Tokyo stocks closed higher Monday on positive sentiment over the US coronavirus relief bill, but investors remain cautious over the new strain of Covid-19.
The benchmark Nikkei 225 index rose 0.74%, or 197.42 points, to 26 854.03 while the broader Topix index was up 0.54%, or 9.63 points, at 1 788.04.
US President Donald Trump on Sunday signed the massive bill he had previously refused to approve after tweeting that he had "good news" to come.
"Investors bought back shares, welcoming Trump's tweets on the Covid relief bill," said Toshikazu Horiuchi, a broker at IwaiCosmo Securities.
"But players remained cautious about the impact of rising coronavirus infections, including Japan's first cases of the new strain, on the economy," Horiuchi told AFP.
Japan halted all new non-resident foreign arrivals from overseas from Monday until late January after finding several cases of the new variant, which experts fear is more contagious.
Just before the opening bell on Monday, the government said its industrial production in November was flat compared to the previous month.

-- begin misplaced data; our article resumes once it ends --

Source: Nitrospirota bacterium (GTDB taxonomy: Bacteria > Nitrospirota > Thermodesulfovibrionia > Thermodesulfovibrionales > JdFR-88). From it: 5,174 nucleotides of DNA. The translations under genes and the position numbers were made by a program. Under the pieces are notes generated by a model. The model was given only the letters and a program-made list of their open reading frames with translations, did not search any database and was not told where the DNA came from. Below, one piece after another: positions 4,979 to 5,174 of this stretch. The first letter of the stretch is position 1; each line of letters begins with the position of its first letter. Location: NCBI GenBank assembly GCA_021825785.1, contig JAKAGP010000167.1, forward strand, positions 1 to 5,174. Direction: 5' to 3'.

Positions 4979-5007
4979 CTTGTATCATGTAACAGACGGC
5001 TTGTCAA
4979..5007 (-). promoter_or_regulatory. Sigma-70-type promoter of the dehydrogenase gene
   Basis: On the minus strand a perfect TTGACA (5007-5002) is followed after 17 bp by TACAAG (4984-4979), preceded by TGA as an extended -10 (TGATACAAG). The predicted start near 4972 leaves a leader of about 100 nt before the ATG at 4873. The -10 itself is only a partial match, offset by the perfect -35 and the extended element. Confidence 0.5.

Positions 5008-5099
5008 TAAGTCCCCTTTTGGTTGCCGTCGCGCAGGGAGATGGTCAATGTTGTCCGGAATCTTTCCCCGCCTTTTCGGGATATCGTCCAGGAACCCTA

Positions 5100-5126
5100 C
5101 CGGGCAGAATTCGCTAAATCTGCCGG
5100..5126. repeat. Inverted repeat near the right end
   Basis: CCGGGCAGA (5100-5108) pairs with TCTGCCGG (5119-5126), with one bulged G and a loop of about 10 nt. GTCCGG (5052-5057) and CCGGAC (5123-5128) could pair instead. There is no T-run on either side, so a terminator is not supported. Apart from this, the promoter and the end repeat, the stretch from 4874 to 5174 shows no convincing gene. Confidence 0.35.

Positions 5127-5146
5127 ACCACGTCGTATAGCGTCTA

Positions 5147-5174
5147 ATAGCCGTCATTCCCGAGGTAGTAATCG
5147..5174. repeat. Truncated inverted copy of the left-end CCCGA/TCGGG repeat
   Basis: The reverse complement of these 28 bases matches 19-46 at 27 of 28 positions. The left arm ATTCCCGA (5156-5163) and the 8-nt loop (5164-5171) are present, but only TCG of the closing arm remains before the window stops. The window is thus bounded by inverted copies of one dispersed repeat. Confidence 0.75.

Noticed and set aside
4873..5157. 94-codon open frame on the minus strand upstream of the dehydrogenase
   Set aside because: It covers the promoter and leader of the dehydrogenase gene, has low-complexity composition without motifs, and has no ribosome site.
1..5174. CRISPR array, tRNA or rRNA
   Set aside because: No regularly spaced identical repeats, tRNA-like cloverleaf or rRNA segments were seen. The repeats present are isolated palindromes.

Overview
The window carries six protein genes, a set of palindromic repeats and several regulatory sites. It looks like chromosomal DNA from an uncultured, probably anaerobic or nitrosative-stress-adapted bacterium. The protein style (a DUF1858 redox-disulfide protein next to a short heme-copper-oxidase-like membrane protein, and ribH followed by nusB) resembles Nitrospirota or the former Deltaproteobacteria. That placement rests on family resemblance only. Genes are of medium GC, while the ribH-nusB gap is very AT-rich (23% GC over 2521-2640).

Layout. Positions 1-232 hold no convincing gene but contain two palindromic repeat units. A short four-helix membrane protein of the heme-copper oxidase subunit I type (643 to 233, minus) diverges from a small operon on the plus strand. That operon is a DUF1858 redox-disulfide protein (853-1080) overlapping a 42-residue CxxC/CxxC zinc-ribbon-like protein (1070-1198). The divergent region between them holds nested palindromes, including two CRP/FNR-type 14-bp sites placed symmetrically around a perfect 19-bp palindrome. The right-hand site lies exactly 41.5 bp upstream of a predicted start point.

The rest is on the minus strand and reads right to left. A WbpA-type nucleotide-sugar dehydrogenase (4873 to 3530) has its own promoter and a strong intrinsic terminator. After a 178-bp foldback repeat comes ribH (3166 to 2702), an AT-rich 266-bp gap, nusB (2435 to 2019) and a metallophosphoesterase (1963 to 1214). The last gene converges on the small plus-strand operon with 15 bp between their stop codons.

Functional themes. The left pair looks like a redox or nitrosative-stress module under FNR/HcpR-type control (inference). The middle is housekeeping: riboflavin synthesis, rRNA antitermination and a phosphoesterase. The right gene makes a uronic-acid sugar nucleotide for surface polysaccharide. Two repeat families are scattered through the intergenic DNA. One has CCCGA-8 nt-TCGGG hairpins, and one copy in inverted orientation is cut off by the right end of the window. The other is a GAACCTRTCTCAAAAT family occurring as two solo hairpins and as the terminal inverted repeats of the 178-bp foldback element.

"The market largely ignored the figures," Horiuchi said.
Trading remained thin with overseas investors absent for year-end holidays, brokers said. Japanese financial markets will end this year's trading on Wednesday.
The dollar fetched 103.51 yen in Asian afternoon trade against 103.56 on Friday.
In Tokyo, Mitsubishi Heavy Industries rallied 4.96% to 3 046 yen following a report that the firm plans to build a massive zero-carbon steel plant running on hydrogen in Austria.
Nintendo jumped 1.87% to 65 880 yen and Sony gained 2.28% to 10 180 yen as investors bought back shares following recent declines.
Japan Airlines dropped 2.10% to 1,861 yen with its domestic rival ANA Holdings also down 1.44% at 2 148.5 yen on concerns over pandemic-related travel restrictions.